By this time you've probably seen those very artistically taken pictures of somebody's newly remodeled kitchen, or perfectly stocked display case with that ever-so-tasteful indirect lighting that's become so popular. It looks great. It let's you light the work surface, or the items of your action figure collection with a warm, uniform glow that seems to come from nowhere. No more harsh point sources that always cast shadows and spoil poorly framed pictures.
I've been playing with them, but my application isn't nearly as pretty. I've found they're great for those dirty, dark, cramped and embarrassingly cluttered spaces you hope nobody ever sees. You know, like this one.
Our basement has low ceilings, exposed beams, and potentially skull cracking air ducts. It's desperately needed tidying up for years, and moving the contents of my Dad's old shop into it has only made it worse. The problem is that it's dark down there. Fifteen minutes of working in the hunched, cluttered darkness and I'm disheartened and ready for a break.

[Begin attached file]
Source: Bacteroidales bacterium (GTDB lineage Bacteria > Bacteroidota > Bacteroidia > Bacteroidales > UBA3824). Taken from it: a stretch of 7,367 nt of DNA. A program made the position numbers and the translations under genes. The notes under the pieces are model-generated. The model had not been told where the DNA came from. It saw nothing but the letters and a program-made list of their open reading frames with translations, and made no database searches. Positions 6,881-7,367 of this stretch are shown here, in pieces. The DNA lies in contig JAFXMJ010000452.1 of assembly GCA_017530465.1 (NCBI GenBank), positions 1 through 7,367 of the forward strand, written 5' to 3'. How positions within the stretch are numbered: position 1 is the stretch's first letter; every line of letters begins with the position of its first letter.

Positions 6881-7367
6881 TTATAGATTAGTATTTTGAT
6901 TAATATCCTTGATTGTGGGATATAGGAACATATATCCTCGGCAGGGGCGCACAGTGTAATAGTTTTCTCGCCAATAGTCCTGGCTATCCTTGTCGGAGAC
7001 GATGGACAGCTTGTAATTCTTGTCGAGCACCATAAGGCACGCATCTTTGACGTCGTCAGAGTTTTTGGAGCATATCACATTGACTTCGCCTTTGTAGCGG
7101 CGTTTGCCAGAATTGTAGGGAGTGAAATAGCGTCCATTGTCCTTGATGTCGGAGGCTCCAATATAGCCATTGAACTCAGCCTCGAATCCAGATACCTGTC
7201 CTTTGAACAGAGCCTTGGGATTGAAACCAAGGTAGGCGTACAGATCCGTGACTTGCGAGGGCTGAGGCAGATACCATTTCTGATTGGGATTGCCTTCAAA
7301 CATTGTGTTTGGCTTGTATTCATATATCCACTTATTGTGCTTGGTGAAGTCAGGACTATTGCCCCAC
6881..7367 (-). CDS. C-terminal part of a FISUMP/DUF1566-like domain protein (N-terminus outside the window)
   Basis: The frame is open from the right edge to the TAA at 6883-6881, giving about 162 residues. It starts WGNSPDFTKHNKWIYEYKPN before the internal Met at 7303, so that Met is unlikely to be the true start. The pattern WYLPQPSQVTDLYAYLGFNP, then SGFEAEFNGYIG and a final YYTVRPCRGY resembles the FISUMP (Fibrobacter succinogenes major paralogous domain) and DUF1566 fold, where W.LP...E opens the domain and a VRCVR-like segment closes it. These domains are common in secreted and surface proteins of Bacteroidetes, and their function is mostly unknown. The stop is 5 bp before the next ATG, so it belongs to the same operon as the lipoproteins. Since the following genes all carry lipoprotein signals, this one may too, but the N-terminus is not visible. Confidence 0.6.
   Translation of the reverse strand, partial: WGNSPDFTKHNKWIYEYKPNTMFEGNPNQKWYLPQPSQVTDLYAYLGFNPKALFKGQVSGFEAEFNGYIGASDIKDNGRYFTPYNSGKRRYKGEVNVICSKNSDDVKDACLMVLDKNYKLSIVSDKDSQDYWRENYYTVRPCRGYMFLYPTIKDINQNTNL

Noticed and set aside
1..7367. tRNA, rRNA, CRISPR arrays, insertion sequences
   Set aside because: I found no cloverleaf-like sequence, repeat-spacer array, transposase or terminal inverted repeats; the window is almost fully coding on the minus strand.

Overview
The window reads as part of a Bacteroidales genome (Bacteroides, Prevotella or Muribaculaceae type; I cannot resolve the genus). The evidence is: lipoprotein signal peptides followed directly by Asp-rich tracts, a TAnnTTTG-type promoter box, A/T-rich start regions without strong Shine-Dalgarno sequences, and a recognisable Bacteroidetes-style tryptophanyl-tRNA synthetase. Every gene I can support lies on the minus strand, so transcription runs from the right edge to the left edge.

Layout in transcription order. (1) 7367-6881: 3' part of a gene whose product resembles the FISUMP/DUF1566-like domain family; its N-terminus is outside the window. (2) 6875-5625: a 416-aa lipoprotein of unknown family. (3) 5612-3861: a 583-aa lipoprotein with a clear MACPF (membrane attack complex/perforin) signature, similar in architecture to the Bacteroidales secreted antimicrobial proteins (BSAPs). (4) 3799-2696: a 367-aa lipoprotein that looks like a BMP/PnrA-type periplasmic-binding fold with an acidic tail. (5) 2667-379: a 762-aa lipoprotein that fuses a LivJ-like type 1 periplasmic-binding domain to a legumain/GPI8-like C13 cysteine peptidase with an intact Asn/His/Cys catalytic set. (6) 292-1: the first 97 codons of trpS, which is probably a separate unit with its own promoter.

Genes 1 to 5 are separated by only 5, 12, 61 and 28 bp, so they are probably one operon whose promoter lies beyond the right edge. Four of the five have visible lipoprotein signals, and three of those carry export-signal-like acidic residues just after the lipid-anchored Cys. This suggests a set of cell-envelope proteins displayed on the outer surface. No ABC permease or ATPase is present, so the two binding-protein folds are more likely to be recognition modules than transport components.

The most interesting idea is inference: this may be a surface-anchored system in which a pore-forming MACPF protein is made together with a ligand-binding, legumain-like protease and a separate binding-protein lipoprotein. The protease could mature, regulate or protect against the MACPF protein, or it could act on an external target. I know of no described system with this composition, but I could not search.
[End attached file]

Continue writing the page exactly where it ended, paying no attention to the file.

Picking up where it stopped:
There are basically four of the old porcelain bare-bulb fixtures down there. They don't light the corners and the bulbs hang down just far enough that I could clip them with my head if I'm not paying attention. LED strips to the rescue.
The results isn't pretty and I probably won't be inviting friends over for a glass of wine to look at my new installation (unless it's to "come down and partake of my cask of amontillado"), but it really gets the job done. This is about as much of a kludge as you can imagine. I wasn't sure if it would be a permanent solution, so rather than use the strips' adhesive backing, I taped them up with clear packing tape. They're essentially zero-profile, and I can run them over the various obstacles, like heat ducts, pipes and electrical cables. Each 16-foot strip consumes about 16 watts (by my estimation), and puts out about as much light as a 100 watt bulb. Unlike the old bulbs, however, the light is distributed across most of the length and width of the basement, so no more dark corners.
The basement is actually looking a lot better than when that picture was taken. I can actually spend time down there without going to a "dark place."